The first official visit to the Gaza Strip by UNRWA Commissioner-General Pierre Krähenbühl has received high-profile coverage in local, regional and international media.
Mr. Krähenbühl vowed to advocate strenuously to end the blockade of Gaza, to improve the quality of UNRWA services to the refugees and to stand against what he called the “collective punishment” suffered by the residents of the besieged Gaza Strip. During a press event at an UNRWA clinic in Khan Younis, in the southern Gaza Strip, he said: “Nothing prepares you for Gaza; no amount of UN humanitarian reports, no amount of newspaper articles, no amount of human rights investigations. None of these can adequately convey what the people here are going through; the profound sense of isolation and the sheer scale and depth of the suffering. That is why for me it is important to come here in person, to see for myself, to meet the people of Gaza and UNRWA staff and learn first-hand about what they are going through.” Mr. Krähenbühl said that his visit to the Gaza Strip was to express solidarity and support for Palestine refugees, and to find out the best ways develop UNRWA services to better to help them.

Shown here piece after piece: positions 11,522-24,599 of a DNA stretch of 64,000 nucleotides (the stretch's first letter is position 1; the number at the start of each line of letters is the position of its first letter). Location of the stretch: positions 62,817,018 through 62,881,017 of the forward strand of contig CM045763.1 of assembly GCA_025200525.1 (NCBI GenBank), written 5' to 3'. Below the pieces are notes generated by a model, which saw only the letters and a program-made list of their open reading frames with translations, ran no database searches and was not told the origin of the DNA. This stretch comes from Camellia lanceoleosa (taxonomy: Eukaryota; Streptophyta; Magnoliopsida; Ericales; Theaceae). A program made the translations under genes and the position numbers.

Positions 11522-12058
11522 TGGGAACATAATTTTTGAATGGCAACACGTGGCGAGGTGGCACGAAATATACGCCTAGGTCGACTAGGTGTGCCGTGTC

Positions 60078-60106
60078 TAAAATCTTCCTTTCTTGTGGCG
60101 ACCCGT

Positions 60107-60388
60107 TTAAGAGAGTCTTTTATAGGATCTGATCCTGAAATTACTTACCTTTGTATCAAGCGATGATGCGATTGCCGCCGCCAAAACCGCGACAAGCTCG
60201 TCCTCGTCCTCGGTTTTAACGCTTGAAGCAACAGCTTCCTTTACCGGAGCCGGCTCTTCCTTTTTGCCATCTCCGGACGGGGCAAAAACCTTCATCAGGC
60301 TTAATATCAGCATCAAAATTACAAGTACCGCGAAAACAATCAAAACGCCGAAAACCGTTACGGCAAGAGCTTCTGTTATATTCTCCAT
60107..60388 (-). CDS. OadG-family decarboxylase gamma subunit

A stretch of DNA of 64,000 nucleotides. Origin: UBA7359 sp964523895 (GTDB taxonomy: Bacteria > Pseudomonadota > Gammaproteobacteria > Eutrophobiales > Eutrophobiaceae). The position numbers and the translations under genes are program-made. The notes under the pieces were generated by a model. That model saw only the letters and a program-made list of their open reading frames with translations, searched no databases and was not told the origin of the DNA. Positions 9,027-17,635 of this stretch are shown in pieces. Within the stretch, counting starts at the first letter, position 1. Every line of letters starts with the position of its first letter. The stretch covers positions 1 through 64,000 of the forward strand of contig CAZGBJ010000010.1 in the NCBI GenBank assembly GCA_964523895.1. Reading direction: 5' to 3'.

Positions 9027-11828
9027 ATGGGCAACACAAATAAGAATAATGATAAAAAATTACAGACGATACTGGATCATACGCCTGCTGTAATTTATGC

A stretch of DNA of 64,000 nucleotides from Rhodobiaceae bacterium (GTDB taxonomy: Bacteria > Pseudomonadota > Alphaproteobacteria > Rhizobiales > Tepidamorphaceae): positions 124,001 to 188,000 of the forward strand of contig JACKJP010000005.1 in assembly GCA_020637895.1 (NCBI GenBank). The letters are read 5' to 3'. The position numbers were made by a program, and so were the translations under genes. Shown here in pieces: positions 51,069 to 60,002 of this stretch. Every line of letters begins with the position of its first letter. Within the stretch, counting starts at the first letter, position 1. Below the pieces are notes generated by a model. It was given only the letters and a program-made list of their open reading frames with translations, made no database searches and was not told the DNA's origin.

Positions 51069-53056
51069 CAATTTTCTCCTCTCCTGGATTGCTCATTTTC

The Commissioner-General said that his first impression during his visit to Gaza was of the fence: “The first thing of course you see of Gaza is the fence around it; a reminder of the blockade, which as my predecessor pointed out recently, has lasted as long as some of the most infamous sieges of contemporary history. It amounts to an illegal collective punishment and I join UN officials and world leaders in calling for it to end. I assure you I will advocate with all the audiences I encounter, for an end to illegality and for steps that respect the dignity and humanity of the people of Gaza”.
He added that the deteriorating humanitarian conditions in the Palestinian enclave were apparent to everybody. UNRWA currently provides aid to some 800,000 refugees in the Gaza Strip, as compared to some 80,000 in 2000, Mr. Krähenbühl said. He promised that UNRWA, despite its limited budget, would do its best to reach more poor people in Gaza.